Monday, April 02, 2007

My Article in Spring Sierra Atlantic

Cuomo Sues Exxon to Clean Up Nation's Largest Oil Spill--After Brooklyn Endures 50 Years of Delay

Article by Rachel Treichler in Spring 2007 Sierra Atlantic

The waters contaminated by the largest oil spill in the US are not pristine beaches. The waters contaminated by this spill are mostly invisible because they are mostly underground, floating on the aquifer under the homes and businesses, schools and churches of Brooklyn. But the toxic effects of the spill on the health of the people who live and work above it, and the damage it has done to soils in large areas of Brooklyn and to the potability of the Brooklyn aquifer are far from invisible. The millions of gallons of oil floating on the Brooklyn aquifer also present a continuing threat to the New York harbor, should the geological barriers holding the oil on the aquifer be breached.

The people of Brooklyn have suffered more than 50 years of delay and obstruction in cleaning up the spill by Exxon Mobil. Its predecessor corporation, Standard Oil, owned the petroleum storage tanks near Newtown Creek in Greenpoint, Brooklyn that were breached by a gas explosion in 1950. The full size of the spill is not known. If proper studies are done, it may turn out the spill is even larger than the 17,000,000 to 40,000,000 gallons currently estimated and extends under a large area of Brooklyn.

Given the many years of delay, the announcement by Attorney General Andrew Cuomo in February this year that he has filed intent to sue letters against Exxon Mobil and four other companies to force them to clean up the spill and repair environmental damage is extremely welcome news. The lawsuits will seek scientific testing and investigations to determine the full scope of the contamination, increased recovery of underground oil, cleanup of contaminated groundwater and soil, restoration of Newtown Creek, damages for the injuries to the affected natural resources, and unspecified financial penalties. Intent to sue letters are required as a precursor to suit under the Federal Clean Water Act and the Federal Resource Conservation and Recovery Act. The attorney general’s office has announced that when suit is brought, the State will also likely assert legal claims under the federal Comprehensive Environmental Response, Compensation, and Liability Act (CERCLA, also known as Superfund), the federal Oil Pollution Act, the State’s Navigation Law, and the State’s Environmental Conservation Law, and assert claims of public nuisance .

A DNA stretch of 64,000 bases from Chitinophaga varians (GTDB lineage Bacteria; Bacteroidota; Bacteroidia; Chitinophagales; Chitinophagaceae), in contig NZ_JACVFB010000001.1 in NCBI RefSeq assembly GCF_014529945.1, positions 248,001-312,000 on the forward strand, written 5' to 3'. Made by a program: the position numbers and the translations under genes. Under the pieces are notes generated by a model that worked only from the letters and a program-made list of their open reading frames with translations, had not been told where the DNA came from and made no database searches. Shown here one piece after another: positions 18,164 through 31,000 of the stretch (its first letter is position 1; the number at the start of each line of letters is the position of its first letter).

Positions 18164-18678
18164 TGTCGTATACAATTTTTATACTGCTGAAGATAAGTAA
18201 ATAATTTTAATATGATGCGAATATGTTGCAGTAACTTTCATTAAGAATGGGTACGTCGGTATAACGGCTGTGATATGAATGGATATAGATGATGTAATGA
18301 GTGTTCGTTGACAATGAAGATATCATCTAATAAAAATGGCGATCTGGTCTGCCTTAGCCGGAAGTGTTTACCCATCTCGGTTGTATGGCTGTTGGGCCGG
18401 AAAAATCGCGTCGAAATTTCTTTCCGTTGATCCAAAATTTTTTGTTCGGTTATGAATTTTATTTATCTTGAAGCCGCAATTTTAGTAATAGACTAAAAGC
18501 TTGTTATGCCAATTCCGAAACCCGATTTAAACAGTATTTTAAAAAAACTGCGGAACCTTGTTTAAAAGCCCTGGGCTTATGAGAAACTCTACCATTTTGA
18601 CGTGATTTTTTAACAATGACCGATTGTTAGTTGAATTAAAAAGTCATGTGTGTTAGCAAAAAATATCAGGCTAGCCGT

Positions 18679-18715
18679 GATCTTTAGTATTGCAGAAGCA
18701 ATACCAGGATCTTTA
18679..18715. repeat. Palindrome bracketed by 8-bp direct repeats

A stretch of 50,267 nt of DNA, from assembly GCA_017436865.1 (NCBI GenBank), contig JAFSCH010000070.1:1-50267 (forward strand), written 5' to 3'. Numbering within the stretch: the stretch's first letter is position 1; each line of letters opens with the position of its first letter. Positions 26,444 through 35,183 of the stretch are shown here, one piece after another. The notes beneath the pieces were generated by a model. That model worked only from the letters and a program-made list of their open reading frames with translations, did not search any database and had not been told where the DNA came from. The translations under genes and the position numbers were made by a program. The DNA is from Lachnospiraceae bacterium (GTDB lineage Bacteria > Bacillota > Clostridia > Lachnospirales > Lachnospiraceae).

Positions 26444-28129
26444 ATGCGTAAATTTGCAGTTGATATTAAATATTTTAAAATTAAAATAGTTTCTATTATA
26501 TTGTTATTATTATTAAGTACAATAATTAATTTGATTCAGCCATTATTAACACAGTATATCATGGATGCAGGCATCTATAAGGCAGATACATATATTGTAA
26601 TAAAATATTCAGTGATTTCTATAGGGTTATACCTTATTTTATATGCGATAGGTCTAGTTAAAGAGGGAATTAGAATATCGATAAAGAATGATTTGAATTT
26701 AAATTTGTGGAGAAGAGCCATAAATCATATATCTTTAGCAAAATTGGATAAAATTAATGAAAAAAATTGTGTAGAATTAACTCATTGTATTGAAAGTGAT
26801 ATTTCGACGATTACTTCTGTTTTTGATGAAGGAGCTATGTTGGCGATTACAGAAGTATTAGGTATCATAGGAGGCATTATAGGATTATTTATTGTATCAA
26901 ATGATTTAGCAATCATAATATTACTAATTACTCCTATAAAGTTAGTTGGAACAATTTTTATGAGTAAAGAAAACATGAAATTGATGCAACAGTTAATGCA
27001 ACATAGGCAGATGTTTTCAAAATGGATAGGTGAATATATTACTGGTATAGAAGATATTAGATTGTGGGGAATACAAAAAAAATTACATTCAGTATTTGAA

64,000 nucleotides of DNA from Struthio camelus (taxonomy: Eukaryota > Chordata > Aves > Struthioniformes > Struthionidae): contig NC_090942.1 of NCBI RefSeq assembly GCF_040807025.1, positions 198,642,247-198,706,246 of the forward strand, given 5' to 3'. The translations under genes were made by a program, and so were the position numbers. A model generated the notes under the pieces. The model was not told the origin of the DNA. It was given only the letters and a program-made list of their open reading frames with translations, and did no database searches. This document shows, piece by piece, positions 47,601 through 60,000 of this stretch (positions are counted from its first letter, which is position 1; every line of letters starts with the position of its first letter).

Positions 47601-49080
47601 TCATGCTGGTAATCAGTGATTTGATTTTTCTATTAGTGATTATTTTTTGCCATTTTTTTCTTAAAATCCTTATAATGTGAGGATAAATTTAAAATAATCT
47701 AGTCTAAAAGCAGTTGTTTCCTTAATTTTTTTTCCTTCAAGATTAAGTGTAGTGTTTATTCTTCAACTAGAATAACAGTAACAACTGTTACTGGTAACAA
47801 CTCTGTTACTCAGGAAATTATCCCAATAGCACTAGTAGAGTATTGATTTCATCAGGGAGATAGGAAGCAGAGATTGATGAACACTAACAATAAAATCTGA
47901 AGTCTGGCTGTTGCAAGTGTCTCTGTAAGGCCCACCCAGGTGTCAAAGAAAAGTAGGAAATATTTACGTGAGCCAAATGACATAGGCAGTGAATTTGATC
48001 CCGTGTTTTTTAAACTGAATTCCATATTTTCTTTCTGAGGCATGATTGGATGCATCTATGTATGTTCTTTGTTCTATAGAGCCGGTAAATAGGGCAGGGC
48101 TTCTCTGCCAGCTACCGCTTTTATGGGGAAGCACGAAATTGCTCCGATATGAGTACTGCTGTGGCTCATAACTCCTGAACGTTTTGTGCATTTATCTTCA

Conducting further studies may be valuable, but they should not be used as a tactic to delay implementing an all-out clean up of the spill. It was obvious to Exxon Mobil in 1950 when the explosion occurred that millions of gallons of its petroleum products had sunk onto the Brooklyn aquifer, but the company did not clean up or disclose the spill. If the spill had been cleaned up as soon as it occurred, the damage would have been far less extensive.

Even after the spill was discovered leaking into Newtown Creek in 1978 by the US Coast Guard, the company denied liability for years. So far, Exxon Mobil has cleaned up only what is easiest to do, siphoning oil from thick layers of free floating petroleum nearest the original site of the spill. The company’s profits from selling this oil on the market substantially exceed its clean-up expenditures.

It is outrageous for Exxon Mobil, the largest corporation in the world, with profits of $36 billion, to continue delaying an all-out clean up of the spill. Had the spill been cleaned up in a timely fashion, much of the damage caused by the petroleum over the last 57 years would have been avoided. Three generations of people in Brooklyn would not have had to live with toxic petroleum vapors seeping into their homes and businesses and damaging their health. The aquifer might have been restored and available to the city as a source of water. Until 1947 the Brooklyn municipal water system depended on ground water. Pumping stopped in 1947 because the depression in the water table caused by extensive pumping was causing sea water to flow into the aquifer. Once the aquifer replenished itself, as it did by 1978, pumping could have resumed if the petroleum contamination from the spill had not contaminated the water.

The dangerous health effects of benzene and other chemicals identified in the spill are well known. The all-out effort to clean-up the spill needs to begin now. If it does not, criminal charges should be brought. New York needs to show that large corporations are not above the law.